The Comforts of 'Veronica Mars'
Show creator and cast discuss bringing the heroine to the big screen
By James Renovitch, 11:55AM, Sun. Oct. 27, 2013
Any Veronica Mars panel without the show’s star, Kristen Bell, feels sub par, but creator Rob Thomas and actor Chris Lowell gave fans enough scoop to keep interests piqued.
Starting without Lowell, the discussion began by putting into perspective how much money the movie accrued via Kickstarter. Put simply, by Warner Bros. standards, it’s not much. Yet Thomas strived for something grand saying, “There are probably smart ways to do a $5.7 million movie, and we did none of them.”
Just as Thomas was expounding on the positive experience of having Kickstarter backers as extras, Lowell hustled into the ballroom with a large award in his arms. Turns out he had good reason for being tardy: He had just won the Narrative Feature Jury Prize for his directorial debut, Beside Still Waters. We'll let it slide.
Following talk of Kickstarted rewards (those T-shirts are coming) was a featurette with interviews and clips from the film set to be released in spring of 2014. It focused largely on the ongoing debate of whether Veronica should be with snobby sexual powder keg, Logan, or eternally reliable nice guy, Piz. Completing the love triangle in the movie is the beau Veronica is leaving behind in New York to come to the aid of a legally put-upon Logan. Lots of familiar faces were seen in the featurette including Wallace, Mac, and, of course, the eternally young and dumb Dick.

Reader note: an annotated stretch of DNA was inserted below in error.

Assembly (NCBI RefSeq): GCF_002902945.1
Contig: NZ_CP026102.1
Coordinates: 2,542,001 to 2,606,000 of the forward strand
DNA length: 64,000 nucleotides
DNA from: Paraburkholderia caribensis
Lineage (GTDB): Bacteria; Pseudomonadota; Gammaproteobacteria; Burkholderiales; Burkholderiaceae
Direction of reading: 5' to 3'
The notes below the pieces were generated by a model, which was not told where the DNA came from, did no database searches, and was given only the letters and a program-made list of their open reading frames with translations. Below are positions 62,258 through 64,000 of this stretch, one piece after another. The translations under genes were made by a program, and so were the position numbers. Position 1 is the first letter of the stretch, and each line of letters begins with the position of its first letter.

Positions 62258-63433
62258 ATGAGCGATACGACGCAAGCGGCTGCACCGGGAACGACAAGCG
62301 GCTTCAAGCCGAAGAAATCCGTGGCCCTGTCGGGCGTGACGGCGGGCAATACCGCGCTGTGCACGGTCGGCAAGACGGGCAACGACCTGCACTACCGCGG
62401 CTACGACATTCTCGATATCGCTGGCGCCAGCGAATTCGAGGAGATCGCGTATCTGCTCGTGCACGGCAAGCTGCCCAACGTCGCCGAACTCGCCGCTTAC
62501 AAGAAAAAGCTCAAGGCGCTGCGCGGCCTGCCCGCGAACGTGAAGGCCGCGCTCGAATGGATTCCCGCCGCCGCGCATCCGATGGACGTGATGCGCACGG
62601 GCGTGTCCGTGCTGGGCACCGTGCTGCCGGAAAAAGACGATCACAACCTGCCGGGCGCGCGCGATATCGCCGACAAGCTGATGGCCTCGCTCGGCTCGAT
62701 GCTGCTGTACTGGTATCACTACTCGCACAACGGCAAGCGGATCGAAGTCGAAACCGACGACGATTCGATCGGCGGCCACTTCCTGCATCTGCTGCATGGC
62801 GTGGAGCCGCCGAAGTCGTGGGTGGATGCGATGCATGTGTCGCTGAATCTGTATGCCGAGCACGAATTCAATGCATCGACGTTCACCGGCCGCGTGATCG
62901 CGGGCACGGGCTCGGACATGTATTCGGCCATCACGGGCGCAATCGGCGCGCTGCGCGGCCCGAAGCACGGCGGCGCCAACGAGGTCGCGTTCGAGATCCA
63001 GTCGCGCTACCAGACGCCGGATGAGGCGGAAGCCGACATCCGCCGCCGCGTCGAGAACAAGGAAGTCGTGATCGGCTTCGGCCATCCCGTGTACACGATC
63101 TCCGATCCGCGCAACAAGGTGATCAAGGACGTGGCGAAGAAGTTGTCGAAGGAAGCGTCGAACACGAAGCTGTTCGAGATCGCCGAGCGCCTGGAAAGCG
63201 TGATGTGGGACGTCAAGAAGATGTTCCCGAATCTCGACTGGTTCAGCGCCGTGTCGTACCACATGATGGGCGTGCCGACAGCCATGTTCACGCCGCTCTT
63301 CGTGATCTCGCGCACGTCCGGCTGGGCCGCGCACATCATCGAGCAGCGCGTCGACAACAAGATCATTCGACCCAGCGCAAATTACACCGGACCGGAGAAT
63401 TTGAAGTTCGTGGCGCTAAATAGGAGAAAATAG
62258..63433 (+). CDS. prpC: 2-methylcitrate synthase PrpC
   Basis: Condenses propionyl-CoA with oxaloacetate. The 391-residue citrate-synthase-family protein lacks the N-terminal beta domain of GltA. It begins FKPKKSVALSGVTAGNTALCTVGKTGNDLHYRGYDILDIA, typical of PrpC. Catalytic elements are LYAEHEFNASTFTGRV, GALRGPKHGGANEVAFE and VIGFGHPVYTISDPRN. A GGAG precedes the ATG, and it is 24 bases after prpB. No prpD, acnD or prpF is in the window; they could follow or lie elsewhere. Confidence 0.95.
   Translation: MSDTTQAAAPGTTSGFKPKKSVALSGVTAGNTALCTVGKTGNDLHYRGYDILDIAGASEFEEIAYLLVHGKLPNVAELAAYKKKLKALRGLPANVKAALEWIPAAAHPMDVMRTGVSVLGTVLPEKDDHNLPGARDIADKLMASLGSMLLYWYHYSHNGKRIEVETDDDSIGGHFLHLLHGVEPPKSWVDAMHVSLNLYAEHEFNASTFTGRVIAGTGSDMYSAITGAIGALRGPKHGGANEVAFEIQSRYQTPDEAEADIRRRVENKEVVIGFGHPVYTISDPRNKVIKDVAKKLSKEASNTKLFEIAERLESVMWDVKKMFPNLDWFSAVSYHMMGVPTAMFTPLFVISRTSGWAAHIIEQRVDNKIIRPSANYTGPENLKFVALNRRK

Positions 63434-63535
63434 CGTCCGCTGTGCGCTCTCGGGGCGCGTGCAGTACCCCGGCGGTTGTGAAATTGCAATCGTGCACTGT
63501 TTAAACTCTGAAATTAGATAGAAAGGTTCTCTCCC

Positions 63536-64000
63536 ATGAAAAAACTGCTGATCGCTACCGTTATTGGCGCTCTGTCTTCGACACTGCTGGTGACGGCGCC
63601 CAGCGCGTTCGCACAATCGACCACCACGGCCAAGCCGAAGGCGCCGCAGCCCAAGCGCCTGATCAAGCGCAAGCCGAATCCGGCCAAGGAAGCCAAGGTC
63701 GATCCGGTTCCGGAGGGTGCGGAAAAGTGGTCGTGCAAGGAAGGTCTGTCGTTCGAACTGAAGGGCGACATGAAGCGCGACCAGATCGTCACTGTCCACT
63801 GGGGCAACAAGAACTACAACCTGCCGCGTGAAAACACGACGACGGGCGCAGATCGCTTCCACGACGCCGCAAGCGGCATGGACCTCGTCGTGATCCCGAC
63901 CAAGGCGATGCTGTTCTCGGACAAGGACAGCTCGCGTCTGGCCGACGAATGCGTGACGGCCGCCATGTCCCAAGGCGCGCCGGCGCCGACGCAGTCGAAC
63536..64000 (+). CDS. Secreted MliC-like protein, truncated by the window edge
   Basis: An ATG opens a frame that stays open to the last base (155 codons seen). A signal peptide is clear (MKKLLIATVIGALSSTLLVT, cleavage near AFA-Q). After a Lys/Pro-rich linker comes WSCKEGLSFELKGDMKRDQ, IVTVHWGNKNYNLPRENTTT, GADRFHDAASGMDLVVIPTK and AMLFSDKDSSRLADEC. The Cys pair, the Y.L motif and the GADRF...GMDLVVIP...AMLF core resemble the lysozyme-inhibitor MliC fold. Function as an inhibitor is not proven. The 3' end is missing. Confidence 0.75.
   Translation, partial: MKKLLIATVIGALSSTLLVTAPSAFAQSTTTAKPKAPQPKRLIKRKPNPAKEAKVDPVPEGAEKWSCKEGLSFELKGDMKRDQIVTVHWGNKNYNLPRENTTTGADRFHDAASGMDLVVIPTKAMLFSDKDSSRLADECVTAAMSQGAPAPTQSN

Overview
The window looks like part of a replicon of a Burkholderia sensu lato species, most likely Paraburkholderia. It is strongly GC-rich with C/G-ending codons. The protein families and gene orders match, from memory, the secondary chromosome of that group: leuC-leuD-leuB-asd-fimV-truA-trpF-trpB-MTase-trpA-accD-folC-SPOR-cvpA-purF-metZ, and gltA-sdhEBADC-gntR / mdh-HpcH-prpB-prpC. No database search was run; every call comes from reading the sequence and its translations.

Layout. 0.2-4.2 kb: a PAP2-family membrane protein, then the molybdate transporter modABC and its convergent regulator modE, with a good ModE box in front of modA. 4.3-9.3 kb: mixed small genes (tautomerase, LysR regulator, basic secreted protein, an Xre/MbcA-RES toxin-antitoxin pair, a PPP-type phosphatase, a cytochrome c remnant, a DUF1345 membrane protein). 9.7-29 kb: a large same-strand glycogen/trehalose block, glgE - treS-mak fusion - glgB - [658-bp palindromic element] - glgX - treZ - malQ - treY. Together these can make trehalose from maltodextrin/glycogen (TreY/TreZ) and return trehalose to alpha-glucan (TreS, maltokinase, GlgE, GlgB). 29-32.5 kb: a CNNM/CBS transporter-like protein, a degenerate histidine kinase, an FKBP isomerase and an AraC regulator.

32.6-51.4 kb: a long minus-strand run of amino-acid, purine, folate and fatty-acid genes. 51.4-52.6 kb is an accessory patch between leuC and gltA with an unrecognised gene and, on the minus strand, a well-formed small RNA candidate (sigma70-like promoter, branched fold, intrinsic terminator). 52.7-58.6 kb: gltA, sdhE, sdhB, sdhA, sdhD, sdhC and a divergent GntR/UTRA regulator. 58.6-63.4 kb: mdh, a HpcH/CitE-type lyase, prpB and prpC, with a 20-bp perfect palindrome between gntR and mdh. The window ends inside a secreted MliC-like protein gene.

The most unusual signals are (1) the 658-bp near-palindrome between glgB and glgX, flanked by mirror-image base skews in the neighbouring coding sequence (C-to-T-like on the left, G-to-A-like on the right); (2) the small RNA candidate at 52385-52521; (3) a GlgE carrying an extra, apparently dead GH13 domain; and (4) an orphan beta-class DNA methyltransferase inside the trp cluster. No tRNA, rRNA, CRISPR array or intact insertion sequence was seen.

Thomas admitted to trying to get as many characters into the film as possible, including a slightly implausible run-in with Principal Van Clemmons. Thomas went on to say that working with the cast "felt like putting on the most comfortable clothes I own." Both Lowell and Thomas gushed over the show's star and most vocal cheerleader, Kristen Bell, calling her a "ball of light."
The Q&A revealed the writer-director's love of Friday Night Lights and its realistic portrayal of youth, but made clear that the teenagers of Neptune, Calif., had maturity beyond their years, so their dialogue in the movie will not seem much different from the show. Thomas likened his dialogue to the stylized discussions in movies like Heathers. In other words expect witty banter with noir undertones, in case you weren't already.
Questioned about his character's maturation, Lowell quickly replied, "Well, I got a fucking haircut." It will be nice to see Piz look a little less … floppy.
The perfunctory question about the future of the show was met with wild positing including the show becoming a "low-budget James Bond." Thomas admitted to picturing Veronica as a modern day Nancy Drew, only a bit more jaded, or course.